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Israeli Clarinetist Anat Cohen Brings Her Tentet To VPAC

Israeli Clarinetist Anat Cohen Brings Her Tentet To VPAC

The Israeli-born, Brooklyn-based virtuoso clarinetist, Anat Cohen, presents a tapestry of sound that captures the jubilation of many genres, spanning modern and traditional jazz, Brazilian choro, klezmer and much more.

On November 30, she will bring her Tentet with musical direction by Oded Lev-Ari - in its West Coast Premiere - to VPAC (The Soraya) to perform music from her recently released album, Happy Song, as part of this season's Music Knows No Borders series.

"We are thrilled to host Anat Cohen Tentet's West Coast debut, and to bring Cohen and her incredible band to our audience first, right on the heels of their brand-new record, Happy Song," said Thor Steingraber, Executive Director of VPAC (The Soraya). "Cohen, an Israeli clarinetist with roots in New York jazz, is a prime example of our Music Knows No Borders programming. And with this ten-piece band onstage, you will get to experience Anat Cohen rock out on the clarinet like you've never heard that instrument played before."

About the Anat Cohen Tentet

Anat Cohen is Jazz Journalists Association's ten-time winner of 'Clarinetist of the Year' and has received multiple citations in DownBeat magazine's annual critics' and readers' polls in multiple categories. Celebrated the world over for her expressive virtuosity and infectious charisma, Cohen's series of recordings via her Anzic Records label have seen the clarinetist/saxophonist range from hard-swinging to lilting balladry, from small groups to larger ensembles and back again, exploring a universe of music along the way.

Cohen said of her Tentet, "We were looking to create an evocative and exciting experience that is centered around the clarinet. We have accordion, piano, guitar, vibraphone, percussion, drums, bass, trombone, trumpet, flügelhorn baritone saxophone, bass clarinet, cello ... clarinet ... I really love when there is a lot of sound underneath and I can really wail on the clarinet. I love when the drums are playing heavy backbeat grooves and the guitar is howling with distortion and the vibraphone is playing some massive -- it is a loud instrument and it can play a lot of sounds -- and the accordion and piano can add to it. And the horns are playing long tones, and the clarinet goes on top of all those instruments. The sensations from this massive amount of sound is completely exciting."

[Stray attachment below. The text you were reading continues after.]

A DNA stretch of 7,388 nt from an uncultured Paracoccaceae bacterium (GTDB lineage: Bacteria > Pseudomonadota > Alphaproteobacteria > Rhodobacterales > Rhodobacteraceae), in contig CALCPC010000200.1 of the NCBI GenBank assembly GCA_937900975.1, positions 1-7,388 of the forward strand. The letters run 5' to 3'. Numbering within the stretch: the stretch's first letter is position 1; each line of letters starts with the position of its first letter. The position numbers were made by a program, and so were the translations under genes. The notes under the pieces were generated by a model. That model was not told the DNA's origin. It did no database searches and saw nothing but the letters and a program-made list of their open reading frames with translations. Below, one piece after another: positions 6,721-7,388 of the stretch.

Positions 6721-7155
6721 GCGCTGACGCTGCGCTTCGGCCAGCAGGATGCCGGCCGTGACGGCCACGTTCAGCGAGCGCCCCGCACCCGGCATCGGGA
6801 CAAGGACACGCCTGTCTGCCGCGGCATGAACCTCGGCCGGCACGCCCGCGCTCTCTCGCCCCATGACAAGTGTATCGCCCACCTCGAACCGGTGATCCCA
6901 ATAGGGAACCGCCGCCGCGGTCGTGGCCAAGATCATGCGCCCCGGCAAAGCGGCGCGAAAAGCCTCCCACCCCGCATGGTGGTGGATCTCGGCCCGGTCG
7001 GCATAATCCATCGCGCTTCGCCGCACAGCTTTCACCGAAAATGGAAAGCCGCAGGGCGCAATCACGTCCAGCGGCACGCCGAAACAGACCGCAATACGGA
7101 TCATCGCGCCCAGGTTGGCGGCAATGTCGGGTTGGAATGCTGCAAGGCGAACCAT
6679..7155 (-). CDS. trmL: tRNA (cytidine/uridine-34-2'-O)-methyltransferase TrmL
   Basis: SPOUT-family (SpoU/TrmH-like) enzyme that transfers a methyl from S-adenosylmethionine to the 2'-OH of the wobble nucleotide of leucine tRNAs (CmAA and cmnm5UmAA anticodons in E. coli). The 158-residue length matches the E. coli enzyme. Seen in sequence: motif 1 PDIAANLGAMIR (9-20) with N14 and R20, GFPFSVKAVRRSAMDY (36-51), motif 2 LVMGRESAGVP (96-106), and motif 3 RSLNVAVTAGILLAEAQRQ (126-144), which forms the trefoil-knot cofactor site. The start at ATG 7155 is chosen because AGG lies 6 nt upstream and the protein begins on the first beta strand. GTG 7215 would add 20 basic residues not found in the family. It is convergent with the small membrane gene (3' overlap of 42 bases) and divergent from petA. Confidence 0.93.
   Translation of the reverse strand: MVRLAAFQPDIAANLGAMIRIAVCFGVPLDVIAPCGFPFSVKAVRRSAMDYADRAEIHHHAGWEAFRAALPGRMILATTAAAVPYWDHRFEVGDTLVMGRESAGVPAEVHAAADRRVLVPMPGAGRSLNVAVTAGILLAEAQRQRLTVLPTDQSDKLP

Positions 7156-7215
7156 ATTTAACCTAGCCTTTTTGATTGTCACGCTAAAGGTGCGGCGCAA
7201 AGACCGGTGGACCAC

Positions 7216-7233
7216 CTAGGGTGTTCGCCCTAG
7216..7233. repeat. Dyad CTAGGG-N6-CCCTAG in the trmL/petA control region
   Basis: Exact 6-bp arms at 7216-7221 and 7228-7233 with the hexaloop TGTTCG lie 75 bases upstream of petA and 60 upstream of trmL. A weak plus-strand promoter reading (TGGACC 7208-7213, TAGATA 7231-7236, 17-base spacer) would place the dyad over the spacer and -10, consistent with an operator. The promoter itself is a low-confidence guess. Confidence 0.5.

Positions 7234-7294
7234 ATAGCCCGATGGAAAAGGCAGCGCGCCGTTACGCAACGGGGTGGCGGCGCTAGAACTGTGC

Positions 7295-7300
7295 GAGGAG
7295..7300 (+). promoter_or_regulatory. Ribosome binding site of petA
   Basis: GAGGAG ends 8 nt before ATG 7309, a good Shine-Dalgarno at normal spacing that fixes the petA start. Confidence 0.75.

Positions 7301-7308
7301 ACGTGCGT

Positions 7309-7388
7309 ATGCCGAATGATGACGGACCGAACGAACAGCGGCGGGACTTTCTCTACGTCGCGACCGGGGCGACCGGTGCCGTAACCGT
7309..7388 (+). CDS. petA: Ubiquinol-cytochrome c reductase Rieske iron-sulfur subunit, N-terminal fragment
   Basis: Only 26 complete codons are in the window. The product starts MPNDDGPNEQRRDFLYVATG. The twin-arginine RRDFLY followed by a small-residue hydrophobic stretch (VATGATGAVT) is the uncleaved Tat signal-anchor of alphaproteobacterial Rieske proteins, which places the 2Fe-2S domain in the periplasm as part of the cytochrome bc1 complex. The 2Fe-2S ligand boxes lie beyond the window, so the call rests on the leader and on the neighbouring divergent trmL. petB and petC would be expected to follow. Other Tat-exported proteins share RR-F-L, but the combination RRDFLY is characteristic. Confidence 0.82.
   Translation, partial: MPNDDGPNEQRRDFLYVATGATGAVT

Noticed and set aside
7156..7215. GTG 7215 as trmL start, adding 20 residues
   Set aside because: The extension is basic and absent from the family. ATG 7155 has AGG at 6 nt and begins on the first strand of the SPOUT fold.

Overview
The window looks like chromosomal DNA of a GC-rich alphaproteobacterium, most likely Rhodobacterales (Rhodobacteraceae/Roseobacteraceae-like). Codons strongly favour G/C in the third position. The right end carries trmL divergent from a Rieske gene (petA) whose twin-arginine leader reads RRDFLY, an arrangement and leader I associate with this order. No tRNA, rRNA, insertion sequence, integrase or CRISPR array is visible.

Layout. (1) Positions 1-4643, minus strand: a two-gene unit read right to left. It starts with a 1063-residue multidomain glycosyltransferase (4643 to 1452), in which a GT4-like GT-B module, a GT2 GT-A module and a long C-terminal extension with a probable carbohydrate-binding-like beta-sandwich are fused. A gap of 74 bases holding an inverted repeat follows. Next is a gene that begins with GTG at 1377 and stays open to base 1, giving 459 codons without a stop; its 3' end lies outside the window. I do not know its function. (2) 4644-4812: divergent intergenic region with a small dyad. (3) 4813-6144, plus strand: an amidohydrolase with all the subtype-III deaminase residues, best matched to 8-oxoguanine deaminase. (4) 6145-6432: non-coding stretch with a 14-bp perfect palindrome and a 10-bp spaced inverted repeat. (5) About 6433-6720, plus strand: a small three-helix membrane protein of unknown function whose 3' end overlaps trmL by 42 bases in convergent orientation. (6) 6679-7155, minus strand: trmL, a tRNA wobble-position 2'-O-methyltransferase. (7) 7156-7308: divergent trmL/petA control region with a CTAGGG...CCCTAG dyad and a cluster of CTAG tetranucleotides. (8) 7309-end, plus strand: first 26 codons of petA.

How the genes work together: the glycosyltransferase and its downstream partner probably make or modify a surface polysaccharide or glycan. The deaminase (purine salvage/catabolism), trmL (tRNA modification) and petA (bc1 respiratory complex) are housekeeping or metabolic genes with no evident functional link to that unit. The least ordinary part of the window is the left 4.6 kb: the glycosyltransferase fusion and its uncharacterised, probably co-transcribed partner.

"The Tentet quickly developed a special chemistry," Cohen continued. "And that chemistry is what determined the sound of the band - the mix of personalities, musically and socially. You never know what's going to happen, but it was exciting the way everyone was creating new blends, agreeing to try things, venturing out with some group improvisation - we just let it happen, to see where it would take us. The band became what it wanted to be, and then the reaction in New York and Newport was overwhelmingly warm and enthusiastic. For me, it's thrilling to play the clarinet over the mass of sound this ensemble produces. The musicians are so versatile and the group so dynamic, from soft and spacious to really rocking, where I can just wail over the top. I love that."

DownBeat magazine said that "Cohen not only proved to be a woodwind revelation of dark tones and delicious lyricism, but also a dynamic bandleader who danced and shouted out encouragement to her group . . . with her dark, curly, shoulder-length hair swaying to the beat as she danced, she was a picture of joy."

Chicago Tribune said, "The lyric beauty of her tone, easy fluidity of her technique and extrovertEd Manner of her delivery make this music accessible to all." The Wall Street Journal said, "The New York jazz community has seen a major influx of excellent Israeli musicians in the last 20 years. Among this crowd, the stand-out is doubtless Anat Cohen."